Sorry for the delay. Between holidays, spending time with my new granddaughter, and taking a fall, everything was insane.
“Elizabeth, I wish for you to rest. I am well, my love.” Darcy said, brushing a strand of her hair from her face.
“You could have been killed, William. I nearly lost you. I cannot sleep, not until we learn of everyone involved in this attack.” Elizabeth reached her fingers lightly over her husband’s injured arm. “If you had not awakened when you did, we might both have been killed.”
“But we were not. We are safe, and I will take steps to make certain nothing else happens to us. Here, I have a glass of brandy for you. Take a few sips, to calm your nerves.”
This caused Elizabeth to chuckle slightly. “I am not my mother, William. I do not have fits of nerves, as Mamma does.”
Realizing what he had said, Darcy, too, chuckled. “Heavens, I am eternally grateful for such wonders. I do wish for you to rest, for you did not sleep much.”
“Once we learn of anyone else involved, I will rest.”
Mr Burnside closed his bag of remedies. “I believe your young man will be fine in a day or two. The cut was not deep, though it would have been, had he not had the forethought to hold onto the book he had been reading when he fell asleep. That book may have saved your life.”
Mr Bennet walked over to where the book laid on the floor, reaching down to pick it up. “Much Ado About Nothing… interesting choice of weapons, William. I will have to remember to keep a copy nearby at all times.”
Richard knocked on the door. “Mr Bennet, the constable has arrived. I thought you might wish to speak with him before he speaks with Mrs Younge.”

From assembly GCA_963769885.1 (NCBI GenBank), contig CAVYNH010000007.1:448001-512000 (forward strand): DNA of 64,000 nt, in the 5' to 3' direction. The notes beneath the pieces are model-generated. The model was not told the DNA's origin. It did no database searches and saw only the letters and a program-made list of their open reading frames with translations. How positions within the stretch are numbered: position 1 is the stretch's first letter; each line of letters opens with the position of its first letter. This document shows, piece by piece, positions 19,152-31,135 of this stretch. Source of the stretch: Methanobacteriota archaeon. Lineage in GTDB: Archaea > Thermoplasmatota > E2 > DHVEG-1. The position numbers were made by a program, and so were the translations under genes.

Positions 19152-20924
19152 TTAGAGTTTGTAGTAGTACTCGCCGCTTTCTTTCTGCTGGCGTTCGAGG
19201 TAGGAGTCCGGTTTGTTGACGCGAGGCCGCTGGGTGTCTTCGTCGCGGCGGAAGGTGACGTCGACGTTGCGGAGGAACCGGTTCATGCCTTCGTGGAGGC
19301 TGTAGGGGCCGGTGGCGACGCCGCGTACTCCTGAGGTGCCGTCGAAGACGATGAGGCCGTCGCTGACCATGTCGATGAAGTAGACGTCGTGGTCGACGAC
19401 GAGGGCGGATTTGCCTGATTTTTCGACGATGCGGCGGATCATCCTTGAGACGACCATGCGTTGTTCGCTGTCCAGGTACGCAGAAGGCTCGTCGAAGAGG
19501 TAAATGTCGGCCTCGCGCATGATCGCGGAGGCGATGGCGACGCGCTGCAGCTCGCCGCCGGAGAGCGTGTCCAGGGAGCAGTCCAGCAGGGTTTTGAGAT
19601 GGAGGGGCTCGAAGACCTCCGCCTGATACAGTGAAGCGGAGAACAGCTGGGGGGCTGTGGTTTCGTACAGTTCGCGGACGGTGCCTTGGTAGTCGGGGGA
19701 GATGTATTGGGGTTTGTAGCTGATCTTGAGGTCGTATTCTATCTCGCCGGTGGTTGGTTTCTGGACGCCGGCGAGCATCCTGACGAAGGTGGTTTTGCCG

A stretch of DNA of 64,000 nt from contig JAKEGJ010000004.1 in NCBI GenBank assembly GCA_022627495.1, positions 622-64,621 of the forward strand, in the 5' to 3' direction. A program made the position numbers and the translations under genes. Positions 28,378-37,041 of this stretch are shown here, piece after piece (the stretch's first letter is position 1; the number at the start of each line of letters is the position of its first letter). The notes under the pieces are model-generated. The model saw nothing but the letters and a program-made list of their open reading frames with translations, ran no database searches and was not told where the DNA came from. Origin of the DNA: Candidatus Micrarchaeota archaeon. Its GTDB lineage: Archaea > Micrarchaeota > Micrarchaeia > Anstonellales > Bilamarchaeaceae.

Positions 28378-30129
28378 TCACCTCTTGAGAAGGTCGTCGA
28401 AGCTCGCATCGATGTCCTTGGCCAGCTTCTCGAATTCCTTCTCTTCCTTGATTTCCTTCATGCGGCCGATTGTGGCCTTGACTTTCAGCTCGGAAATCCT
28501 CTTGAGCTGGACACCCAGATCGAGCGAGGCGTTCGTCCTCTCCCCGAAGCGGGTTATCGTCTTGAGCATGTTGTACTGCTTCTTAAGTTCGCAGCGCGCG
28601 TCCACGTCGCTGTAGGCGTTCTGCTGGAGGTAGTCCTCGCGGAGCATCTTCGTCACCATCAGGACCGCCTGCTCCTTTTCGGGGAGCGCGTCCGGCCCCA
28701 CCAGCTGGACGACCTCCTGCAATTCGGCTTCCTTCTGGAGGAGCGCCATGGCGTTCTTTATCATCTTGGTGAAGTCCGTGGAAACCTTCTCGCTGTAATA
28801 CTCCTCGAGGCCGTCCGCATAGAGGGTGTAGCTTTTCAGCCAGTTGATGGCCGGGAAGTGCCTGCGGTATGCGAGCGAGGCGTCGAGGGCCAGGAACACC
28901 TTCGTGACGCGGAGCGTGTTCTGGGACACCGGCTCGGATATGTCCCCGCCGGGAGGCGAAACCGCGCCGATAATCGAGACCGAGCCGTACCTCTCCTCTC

“Indeed. Thank you, Colonel.”
Darcy stood and made to follow the men from the room. “William, there is no need to bother yourself. We will be able to handle the matter.” His cousin stated.
“I wish to be involved in the decision of what happens to that woman. She does not deserve any leniency.” Darcy stated. “They plotted to murder my wife, and it is only by the grace of God that we thwarted the plan with our marriage. This entire situation could have had ghastly results, if I had not been in this room.”
Mr Hill came up the stairs. “Sirs, Mr Bingley has arrived. He stated that you requested him to come immediately.”
Richard nodded his head. “Have him wait with the constable. Bingley will wish to be involved in the discussion.”
A frown came over Darcy. “Why would Bingley wish to be involved? What does it have to do with him?”
“I will explain when we go downstairs. Your wife should rest.” Richard looked at Elizabeth, who was listening to the conversation.
Darcy turned his attention to his wife. “Do not fret, my love. I will tell you all, when I return.”
“Very well, I will rest while you are gone. Please take care, William. You require rest as well.”
~~ ** ~~
Bingley was pacing about in Mr Bennet’s study. The constable, Mr Belkins, watched the young man, slightly amused. When the door opened, and the three men entered, Bingley hurried towards his friend.
“Is Mrs Darcy well? Has she had a setback?”
“No, Bingley, Elizabeth is well. Though, not from lack of trying. We have a conspiracy with which to contend.”
Looking from one man to the other, Bingley was confused. “What sort of conspiracy?”
“An attempt was made on the life of my wife.” Darcy replied.